The gouges range from ¼ inch to 1-inch width, and the tool has a round tang and a vessel. It has a flat tang and wide flute. It removes the corners from blanks in long-grain turning and creates cylinders. Please do not use it for turning face-grain bowls since the tang is weak. 

The elliptical cutting edge cuts with the sides of the tool. The tool needs reshaping since the edge is unlikely to be straight. 

Roughing Gouges

A roughing gouge is a woodturning tool that turns your rough wood down to round. It is long and heavy, and you handle the torque created by removing material when turning air. The gouge comes with multiple cutting techniques. It is an ideal starting tool for a project. 

The starting point involves hitting wood a day air as the gouge works on the edges of your wood. When the tool cuts, it moves as you prepare to rough your blanks, anchor, bevel, and cut. There is a knock created when the tool and the wood meet. 

Raise the handle of the tool and do not lift off the roughing tool of the tool rest. Put the tool on the rest, allow the bevel to rub on the wood, and cut the wood by sliding the tip down. Take off the dust as you start cutting, and angle yours in the direction you want to move. 

Bring the handle up. The roughing gouge is not ideal for turning bowls. You can take your tool across your work, from left to right, and vice versa. Do not overgrip your tools by using tense hands.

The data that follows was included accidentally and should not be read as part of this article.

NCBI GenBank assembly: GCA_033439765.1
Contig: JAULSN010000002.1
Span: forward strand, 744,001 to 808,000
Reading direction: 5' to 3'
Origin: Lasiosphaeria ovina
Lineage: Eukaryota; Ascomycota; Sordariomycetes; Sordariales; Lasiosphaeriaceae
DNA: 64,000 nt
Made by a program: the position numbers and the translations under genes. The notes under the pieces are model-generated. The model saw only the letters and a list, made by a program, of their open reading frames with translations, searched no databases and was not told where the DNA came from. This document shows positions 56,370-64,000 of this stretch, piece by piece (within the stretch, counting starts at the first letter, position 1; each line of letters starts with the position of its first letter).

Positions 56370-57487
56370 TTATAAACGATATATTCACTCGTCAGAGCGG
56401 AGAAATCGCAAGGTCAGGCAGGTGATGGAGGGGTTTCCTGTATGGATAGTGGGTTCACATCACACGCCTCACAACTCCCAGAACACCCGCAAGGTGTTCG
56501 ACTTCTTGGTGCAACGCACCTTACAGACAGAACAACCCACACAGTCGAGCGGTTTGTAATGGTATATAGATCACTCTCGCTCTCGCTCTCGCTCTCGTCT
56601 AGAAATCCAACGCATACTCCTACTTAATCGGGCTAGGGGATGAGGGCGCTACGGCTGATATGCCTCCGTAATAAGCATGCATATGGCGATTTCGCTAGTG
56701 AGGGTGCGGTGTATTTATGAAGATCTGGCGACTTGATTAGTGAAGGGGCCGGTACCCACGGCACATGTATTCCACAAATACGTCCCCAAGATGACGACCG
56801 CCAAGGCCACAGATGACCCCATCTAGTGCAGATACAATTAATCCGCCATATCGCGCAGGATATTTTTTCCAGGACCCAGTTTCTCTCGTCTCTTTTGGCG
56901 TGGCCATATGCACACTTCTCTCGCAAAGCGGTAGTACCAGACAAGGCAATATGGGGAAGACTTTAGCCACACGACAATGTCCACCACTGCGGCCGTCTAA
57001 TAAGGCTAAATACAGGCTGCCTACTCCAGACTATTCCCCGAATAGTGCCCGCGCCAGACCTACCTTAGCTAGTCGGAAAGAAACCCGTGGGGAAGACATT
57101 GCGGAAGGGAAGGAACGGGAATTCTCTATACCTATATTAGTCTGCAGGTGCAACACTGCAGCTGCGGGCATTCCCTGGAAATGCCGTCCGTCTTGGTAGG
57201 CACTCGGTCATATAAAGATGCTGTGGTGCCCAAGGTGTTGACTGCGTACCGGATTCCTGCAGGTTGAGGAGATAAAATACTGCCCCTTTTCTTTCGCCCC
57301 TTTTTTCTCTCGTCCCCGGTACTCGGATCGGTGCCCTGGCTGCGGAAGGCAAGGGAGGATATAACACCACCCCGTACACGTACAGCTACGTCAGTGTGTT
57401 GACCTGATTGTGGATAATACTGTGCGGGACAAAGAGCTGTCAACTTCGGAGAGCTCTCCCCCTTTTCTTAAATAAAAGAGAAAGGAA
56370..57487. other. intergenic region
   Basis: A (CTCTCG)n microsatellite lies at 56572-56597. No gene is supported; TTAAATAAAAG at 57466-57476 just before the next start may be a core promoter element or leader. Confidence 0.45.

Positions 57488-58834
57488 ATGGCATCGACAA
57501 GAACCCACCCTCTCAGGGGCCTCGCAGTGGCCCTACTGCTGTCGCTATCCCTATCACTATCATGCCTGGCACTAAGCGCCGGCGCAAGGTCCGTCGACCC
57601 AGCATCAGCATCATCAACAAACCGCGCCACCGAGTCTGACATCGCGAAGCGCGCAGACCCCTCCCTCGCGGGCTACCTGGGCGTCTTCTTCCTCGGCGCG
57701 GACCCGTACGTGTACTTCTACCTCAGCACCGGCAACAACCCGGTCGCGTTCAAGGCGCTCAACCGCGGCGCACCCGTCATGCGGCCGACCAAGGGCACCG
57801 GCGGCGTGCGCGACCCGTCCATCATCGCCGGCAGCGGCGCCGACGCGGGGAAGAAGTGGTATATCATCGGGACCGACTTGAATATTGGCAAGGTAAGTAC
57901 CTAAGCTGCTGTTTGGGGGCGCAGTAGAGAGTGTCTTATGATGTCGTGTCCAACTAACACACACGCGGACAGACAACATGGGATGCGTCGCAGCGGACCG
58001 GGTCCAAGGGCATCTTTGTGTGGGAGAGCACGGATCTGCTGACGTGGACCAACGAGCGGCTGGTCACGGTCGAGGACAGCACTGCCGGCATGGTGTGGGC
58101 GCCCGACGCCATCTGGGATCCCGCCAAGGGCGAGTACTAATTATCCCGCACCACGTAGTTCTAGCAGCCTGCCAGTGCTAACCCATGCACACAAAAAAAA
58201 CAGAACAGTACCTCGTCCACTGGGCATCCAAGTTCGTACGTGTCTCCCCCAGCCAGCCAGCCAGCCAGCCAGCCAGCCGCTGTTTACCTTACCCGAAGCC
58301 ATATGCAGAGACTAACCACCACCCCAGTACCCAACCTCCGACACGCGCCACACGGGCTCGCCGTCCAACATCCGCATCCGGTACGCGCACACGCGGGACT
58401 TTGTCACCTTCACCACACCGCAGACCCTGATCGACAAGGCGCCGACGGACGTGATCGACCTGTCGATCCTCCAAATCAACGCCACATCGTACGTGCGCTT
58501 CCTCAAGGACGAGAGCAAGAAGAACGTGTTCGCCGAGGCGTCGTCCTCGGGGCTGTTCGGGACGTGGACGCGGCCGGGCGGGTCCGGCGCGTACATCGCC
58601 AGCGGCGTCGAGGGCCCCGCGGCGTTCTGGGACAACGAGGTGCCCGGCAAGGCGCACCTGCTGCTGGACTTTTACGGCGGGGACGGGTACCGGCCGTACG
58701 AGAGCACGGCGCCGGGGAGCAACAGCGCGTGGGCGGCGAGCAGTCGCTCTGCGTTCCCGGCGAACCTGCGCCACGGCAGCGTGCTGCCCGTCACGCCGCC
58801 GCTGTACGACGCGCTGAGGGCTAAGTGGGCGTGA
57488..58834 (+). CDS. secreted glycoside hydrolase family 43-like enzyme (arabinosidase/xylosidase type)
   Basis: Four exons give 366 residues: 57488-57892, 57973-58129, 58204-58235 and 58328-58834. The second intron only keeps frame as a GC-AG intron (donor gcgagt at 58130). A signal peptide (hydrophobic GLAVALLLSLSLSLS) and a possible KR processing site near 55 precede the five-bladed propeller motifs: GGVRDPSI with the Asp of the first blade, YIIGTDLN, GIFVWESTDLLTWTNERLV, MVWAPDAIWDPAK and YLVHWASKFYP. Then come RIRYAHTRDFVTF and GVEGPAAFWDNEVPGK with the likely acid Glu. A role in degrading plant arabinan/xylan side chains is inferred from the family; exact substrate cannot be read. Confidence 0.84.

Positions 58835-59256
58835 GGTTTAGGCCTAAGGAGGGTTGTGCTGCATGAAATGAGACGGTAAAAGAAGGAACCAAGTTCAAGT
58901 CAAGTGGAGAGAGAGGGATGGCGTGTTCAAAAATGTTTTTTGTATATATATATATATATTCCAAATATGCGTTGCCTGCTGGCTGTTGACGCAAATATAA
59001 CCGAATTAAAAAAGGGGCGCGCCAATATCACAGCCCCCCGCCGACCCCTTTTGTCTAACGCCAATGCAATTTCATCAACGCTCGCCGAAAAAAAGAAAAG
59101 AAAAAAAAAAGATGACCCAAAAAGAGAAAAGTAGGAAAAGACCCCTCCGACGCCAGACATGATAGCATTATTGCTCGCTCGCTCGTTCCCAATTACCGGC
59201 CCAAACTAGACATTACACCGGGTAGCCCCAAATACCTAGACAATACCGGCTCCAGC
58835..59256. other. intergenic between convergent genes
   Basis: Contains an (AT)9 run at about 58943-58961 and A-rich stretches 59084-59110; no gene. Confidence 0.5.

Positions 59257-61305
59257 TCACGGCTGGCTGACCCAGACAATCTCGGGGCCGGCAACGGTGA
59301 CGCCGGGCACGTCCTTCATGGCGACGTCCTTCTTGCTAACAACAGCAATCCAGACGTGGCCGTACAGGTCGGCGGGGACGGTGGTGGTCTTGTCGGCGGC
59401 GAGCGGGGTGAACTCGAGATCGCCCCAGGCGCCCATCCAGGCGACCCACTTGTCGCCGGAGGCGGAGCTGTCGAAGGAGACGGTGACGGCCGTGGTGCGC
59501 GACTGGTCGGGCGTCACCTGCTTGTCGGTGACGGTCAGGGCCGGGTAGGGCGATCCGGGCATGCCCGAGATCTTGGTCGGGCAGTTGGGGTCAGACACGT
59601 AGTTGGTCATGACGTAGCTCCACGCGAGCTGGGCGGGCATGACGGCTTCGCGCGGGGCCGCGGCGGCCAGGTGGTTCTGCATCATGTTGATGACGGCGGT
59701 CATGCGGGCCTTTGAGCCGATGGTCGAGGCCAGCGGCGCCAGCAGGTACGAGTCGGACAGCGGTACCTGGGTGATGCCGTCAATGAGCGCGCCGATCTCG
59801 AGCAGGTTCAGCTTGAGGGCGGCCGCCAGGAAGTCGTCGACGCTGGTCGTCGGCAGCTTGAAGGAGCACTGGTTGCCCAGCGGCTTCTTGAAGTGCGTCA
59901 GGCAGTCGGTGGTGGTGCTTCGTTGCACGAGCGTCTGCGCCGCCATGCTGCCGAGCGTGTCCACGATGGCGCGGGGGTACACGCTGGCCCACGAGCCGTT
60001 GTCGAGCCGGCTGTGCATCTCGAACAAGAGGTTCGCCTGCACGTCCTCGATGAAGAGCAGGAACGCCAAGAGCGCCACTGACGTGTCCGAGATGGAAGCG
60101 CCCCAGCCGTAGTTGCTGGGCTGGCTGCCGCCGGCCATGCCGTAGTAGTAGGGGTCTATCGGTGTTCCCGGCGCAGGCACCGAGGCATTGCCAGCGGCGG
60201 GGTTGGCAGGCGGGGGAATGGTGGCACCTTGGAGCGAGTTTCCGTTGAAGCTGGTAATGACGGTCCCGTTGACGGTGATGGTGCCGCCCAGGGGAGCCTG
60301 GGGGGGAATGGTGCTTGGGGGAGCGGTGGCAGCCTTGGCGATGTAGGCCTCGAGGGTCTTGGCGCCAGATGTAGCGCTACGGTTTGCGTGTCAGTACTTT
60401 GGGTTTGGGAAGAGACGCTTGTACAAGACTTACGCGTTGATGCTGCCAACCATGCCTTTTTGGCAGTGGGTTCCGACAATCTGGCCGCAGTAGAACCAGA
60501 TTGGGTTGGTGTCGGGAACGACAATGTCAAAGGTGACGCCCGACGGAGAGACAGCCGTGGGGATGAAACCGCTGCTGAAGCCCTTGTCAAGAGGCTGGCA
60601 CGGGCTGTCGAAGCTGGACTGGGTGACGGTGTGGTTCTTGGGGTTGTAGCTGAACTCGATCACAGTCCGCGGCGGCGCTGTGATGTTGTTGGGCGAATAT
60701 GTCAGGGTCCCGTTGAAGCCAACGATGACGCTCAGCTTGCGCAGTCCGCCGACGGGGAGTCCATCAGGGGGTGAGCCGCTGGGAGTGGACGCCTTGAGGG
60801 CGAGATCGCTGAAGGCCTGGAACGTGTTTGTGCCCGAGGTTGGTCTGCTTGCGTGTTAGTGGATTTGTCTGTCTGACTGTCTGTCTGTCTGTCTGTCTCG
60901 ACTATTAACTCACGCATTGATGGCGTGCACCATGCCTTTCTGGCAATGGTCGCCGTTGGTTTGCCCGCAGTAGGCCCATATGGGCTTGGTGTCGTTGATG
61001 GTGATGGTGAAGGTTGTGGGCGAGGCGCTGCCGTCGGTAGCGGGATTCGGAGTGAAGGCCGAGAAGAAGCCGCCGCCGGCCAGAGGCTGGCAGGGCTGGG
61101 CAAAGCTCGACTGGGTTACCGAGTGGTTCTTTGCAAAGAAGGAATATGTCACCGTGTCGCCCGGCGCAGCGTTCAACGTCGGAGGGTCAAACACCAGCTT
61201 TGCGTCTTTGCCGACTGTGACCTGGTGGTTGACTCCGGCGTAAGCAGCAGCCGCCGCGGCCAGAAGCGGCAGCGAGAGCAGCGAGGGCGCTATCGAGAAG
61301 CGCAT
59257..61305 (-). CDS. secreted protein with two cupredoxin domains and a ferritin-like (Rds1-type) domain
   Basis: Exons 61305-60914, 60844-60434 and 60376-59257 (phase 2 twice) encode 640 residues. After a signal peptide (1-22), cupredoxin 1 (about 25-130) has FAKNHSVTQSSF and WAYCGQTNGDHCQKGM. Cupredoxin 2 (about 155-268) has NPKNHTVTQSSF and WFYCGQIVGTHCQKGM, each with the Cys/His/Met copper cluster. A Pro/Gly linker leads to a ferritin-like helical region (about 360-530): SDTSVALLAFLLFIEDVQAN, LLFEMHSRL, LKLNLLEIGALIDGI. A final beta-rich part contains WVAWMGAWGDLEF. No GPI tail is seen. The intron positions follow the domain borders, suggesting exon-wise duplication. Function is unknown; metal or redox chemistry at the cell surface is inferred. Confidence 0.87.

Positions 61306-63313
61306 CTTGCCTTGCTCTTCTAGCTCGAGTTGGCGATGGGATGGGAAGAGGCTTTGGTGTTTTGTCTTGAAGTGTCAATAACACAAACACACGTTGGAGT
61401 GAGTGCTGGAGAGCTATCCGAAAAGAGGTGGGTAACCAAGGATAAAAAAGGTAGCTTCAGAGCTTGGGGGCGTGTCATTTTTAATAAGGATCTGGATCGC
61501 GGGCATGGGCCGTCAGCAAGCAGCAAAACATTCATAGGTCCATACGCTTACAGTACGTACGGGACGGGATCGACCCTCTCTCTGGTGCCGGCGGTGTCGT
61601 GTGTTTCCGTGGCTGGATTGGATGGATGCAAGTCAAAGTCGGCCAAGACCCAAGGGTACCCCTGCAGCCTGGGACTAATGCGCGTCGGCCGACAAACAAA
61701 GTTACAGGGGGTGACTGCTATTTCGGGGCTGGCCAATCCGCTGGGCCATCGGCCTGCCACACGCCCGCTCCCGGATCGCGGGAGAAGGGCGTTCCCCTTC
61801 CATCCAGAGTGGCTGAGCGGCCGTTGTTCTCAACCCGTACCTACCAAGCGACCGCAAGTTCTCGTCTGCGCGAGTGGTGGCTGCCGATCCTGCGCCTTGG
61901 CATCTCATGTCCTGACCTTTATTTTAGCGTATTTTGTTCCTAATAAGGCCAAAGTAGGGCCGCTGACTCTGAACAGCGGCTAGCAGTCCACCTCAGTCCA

Give yourself time to relax your hands. Move the gouge from the center of your work to the outside edges till you have mastered the tool. More practice helps you understand angles that work better for you. 

See our Posts on Essential Woodworking Tools & How to Make Your Own Wood Carving Tools.

Hollowing gouge

A hollowing gouge is a tool used to remove material from the center of a piece of wood. It is a long, thin tool that is turned by hand. The blade is sharpened on both sides, and the edge is beveled.

Hollowing chisel

A hollowing chisel is a tool to remove material from the center of a piece of wood. It is turned by hand with a sharp blade on one side. The other side of the blade is either flat or slightly convex.

David D. Hughes